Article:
In the example above, the conditions are as follows:
- The hero must be a mage.
- The hero must have an MMR of less than 2000 MMR.
Once you have the conditions listed, you may proceed to add the data to the spreadsheet.
2. Next, after adding the data to the spreadsheet, start working on the formula.
Always remember, start the formula with an ‘=‘ sign.
3. After the
XOR function ‘=XOR(‘, add the specific cells you need to get a returning value from.
4. After selecting or adding the cell, add the first condition. In this example, the first condition is, the hero type should be a mage.
When you input the first condition, make sure to add the ‘=‘ sign right after the selected cell. The equal sign triggers the function to determine whether or not the cell meets the first condition.
After adding the ‘=‘ sign, add the ‘“‘ quote symbol, then add the first condition. Close the first condition with another “““ quote symbol.
Add comma ‘,‘ to let the system know that there is another condition that you need to add.
In this step, the XOR function should look like what’s on the picture.
5. Before adding the second condition, select the cell that you need a returning value with. In this example, D5 is our reference cell for the second condition.
6. Now that you have added the second cell, add the second condition. In this example, our second condition is that the MMR must be less than 2000.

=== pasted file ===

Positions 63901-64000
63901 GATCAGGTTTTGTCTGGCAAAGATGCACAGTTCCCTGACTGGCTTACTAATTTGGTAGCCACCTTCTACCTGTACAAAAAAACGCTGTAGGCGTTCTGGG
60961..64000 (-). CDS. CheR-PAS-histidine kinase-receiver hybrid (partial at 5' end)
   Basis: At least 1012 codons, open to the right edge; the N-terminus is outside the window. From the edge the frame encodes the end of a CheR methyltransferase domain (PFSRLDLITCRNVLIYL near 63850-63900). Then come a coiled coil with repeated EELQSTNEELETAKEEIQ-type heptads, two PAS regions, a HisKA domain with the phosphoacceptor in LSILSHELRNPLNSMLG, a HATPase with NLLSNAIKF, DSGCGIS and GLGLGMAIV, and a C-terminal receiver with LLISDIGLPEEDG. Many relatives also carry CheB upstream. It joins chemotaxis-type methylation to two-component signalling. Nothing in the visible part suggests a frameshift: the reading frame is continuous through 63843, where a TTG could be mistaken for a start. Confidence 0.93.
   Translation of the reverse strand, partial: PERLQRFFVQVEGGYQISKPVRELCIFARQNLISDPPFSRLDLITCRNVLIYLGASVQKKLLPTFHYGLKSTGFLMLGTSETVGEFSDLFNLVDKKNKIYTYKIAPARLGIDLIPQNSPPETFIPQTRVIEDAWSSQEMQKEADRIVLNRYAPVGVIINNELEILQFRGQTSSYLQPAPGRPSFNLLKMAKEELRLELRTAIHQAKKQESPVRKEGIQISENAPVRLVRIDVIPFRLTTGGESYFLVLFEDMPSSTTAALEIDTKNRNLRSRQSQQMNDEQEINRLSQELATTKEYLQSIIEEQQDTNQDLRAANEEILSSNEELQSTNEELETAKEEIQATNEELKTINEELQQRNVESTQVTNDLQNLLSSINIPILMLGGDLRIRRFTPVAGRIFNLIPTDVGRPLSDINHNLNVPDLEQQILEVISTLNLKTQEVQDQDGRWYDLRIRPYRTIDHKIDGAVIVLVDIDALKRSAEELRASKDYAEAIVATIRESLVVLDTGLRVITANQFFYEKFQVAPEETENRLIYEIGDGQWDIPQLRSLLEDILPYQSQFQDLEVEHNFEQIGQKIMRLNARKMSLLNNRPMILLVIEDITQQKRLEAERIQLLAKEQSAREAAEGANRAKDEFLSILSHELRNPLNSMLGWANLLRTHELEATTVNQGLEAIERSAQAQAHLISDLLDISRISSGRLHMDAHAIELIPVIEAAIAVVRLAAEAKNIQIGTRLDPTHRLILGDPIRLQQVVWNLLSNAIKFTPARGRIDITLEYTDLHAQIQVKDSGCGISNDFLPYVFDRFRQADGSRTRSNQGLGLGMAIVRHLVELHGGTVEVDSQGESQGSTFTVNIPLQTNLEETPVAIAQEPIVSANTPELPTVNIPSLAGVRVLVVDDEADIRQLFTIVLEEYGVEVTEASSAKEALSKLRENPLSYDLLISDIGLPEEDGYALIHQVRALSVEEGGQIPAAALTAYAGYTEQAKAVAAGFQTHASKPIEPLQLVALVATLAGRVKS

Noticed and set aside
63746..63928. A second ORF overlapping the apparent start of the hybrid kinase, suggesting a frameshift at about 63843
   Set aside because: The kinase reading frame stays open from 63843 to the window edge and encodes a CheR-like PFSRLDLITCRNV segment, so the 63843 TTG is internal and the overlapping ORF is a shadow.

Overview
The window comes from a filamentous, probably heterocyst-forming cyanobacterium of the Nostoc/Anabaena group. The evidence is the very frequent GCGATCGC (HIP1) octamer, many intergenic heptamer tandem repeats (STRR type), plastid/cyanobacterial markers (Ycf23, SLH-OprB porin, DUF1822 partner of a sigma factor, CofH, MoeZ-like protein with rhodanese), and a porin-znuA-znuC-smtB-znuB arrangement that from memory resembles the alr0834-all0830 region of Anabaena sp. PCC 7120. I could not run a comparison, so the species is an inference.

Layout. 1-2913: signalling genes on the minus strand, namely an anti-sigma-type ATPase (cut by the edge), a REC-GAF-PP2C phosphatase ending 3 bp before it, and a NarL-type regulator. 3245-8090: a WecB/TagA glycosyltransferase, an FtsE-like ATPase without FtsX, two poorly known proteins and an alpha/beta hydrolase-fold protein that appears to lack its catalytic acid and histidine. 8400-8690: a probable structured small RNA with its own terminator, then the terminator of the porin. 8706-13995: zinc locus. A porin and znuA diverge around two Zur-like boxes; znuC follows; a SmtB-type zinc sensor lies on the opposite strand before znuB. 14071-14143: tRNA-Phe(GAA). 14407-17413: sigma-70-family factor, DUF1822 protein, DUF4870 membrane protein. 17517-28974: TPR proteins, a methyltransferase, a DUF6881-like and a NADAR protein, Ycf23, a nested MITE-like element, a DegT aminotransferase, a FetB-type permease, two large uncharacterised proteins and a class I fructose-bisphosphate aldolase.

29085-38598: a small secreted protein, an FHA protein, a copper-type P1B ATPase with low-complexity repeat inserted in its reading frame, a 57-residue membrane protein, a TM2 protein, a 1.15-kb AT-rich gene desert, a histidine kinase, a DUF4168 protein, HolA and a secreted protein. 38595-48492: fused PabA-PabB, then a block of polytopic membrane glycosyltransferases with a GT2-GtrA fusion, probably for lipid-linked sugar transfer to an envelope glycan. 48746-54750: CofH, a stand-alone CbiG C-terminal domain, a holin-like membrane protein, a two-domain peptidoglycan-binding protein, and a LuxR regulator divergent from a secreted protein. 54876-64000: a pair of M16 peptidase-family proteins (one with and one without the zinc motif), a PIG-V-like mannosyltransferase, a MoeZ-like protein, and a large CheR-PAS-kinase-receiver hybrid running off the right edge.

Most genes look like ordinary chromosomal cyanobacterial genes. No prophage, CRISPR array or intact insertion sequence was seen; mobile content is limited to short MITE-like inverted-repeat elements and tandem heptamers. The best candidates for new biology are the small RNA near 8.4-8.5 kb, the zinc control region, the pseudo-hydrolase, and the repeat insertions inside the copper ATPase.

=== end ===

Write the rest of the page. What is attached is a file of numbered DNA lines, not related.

Please take note of the difference. We used the ‘=‘ sign on the first condition because we needed to find the mage-type heroes alone. The second condition, however, used the ‘<‘ sign. This indicates that for our second condition’s returning value to be true, the MMR should be less than 2000.
7. Here are the complete returning values:
The hero must be a mage with an MMR below 2,000 HP.
Here are the returning values from the data above.
Kadita, Lylia, Pharsa, and Harley are all mages which makes the returning value TRUE. Franco, Layla, and Alucard’s value, also yields to TRUE. Though they are not mages, their MMR value is under 2000. While Belerick and Badang’s value returns FALSE since they are not mages and their MMR is 2000 or more.
Frequently Asked Questions
1. What are the other ways to derive the returning values using XOR Functions?
There are several formulas that you can use. The example above is the easiest one. Here is the list of the other formulas:
- =XOR(TRUE, FALSE, TRUE)
- =XOR(A2=TRUE, A3=FALSE)
- =XOR(A1:A10, B1:B10)
- =XOR(0, 1, 2, 3)
2. What is the logic behind the
Think of the
XOR function as an “either, or” where you must choose ONLY ONE option. Whichever option you choose makes the returning value TRUE. The option that you did not select renders a FALSE returning value.
3. How many conditions can you make in one
You can make several conditions in one
XOR function. Your returning values will render the correct answer as long as the correct cells are selected and the correct conditions are set.
That’s it for today’s how-to article. You may want to click this link for another Google Sheet spreadsheet formula trick.